As you settle into retirement years, you may find that your once bustling house may have an extra room or two. Or maybe that summer lake house sits vacant far more than it used to. Whatever the situation may be, renting out your spare space(s) is a great way to generate some extra cash and cover maintenance costs. And in today’s technology-driven world, there are several websites that allow you to monetize your spare room or house by advertising it to travelers coming to your area. As the host of your property, you’re the boss. This means you decide what price to charge, what dates your space is/will be available, and what rules you require renters to follow. But renting out your space could be far more than a much-needed income boost—it could also be a great way to meet people from all over the world and share stories about why you love your area.
Care for Local or Neighboring Pets
What’s better than spending time with cute, furry animals? Getting paid to care for them. If you’re an animal lover, there is no better way to make some extra money in retirement than by providing pet care services to homes in your area. Whether it’s dog walking, grooming, or pet sitting while owners are travelling, there are plenty of ways to indulge in your love for animals— and get paid while doing so. And while there are no shortages of pet service needs, there are also no shortages of ways to spread the word. Start by posting flyers with your information at local pet stores and animal hospitals to connect with pet owners in your area. You can also join one of the several pet-care job marketplaces online, like Rover and PetSitter, where you can create your digital profile.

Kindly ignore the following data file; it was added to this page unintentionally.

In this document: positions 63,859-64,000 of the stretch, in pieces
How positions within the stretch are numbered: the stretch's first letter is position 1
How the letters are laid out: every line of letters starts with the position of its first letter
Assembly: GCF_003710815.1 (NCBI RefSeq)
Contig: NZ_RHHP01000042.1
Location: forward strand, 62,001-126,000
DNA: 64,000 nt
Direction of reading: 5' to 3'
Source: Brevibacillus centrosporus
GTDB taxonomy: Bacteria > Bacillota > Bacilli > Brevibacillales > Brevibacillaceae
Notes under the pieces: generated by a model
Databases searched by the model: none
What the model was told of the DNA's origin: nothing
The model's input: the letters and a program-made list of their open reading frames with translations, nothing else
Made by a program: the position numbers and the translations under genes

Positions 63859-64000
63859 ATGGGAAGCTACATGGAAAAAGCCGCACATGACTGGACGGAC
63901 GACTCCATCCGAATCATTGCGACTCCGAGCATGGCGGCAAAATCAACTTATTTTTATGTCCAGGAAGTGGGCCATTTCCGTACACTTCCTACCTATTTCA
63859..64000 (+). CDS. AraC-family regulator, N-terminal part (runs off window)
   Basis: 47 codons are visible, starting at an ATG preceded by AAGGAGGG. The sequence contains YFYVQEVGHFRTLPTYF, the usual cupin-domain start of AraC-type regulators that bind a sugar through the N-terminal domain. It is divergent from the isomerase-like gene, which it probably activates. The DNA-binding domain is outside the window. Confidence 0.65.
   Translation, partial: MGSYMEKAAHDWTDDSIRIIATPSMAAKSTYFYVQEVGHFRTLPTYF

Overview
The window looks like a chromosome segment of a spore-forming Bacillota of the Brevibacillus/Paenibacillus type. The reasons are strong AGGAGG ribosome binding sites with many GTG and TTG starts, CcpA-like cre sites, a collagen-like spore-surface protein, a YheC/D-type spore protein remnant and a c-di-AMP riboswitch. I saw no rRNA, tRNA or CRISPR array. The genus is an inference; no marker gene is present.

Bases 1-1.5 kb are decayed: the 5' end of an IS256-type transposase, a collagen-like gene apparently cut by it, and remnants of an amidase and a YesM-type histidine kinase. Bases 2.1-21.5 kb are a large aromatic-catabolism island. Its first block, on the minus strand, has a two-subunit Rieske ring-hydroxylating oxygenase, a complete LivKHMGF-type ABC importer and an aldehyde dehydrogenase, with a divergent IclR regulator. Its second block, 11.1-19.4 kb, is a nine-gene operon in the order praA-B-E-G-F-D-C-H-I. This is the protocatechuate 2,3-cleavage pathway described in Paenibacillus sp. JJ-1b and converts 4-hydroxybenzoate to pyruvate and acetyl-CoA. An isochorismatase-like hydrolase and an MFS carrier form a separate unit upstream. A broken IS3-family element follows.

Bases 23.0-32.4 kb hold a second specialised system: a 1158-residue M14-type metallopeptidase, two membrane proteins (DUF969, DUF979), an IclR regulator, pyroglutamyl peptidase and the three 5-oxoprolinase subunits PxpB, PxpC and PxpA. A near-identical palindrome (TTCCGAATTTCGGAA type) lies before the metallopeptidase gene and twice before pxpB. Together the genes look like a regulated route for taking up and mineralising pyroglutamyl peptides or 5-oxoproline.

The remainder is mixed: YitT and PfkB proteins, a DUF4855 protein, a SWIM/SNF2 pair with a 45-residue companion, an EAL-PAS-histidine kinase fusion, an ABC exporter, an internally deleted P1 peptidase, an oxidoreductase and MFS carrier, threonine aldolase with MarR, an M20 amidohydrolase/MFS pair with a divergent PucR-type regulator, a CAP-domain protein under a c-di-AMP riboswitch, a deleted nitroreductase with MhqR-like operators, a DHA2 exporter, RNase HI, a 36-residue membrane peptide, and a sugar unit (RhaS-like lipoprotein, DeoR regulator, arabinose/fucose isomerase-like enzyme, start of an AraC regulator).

Run a Tutoring Service
Are you good at math or science? What about English or essay writing? Whatever your subject, tutoring could be a rewarding way to help a student succeed—while supplementing your retirement income. Tutors are in high demand year-round, especially when it comes time to prepare for tests such as the SAT and ACT. Best of all, tutoring is flexible—you can either sign up for a tutoring company with a physical office to work out of, tutor in the child’s home, or even tutor virtually. Start spreading the word about your tutoring services through friends and family, or even post a note at the local library or online town forum. There are also online tutor placement services that will take care of this for you, connecting you with parents and students in need of a tutor specializing in your subject area of expertise.
Become a Tour Guide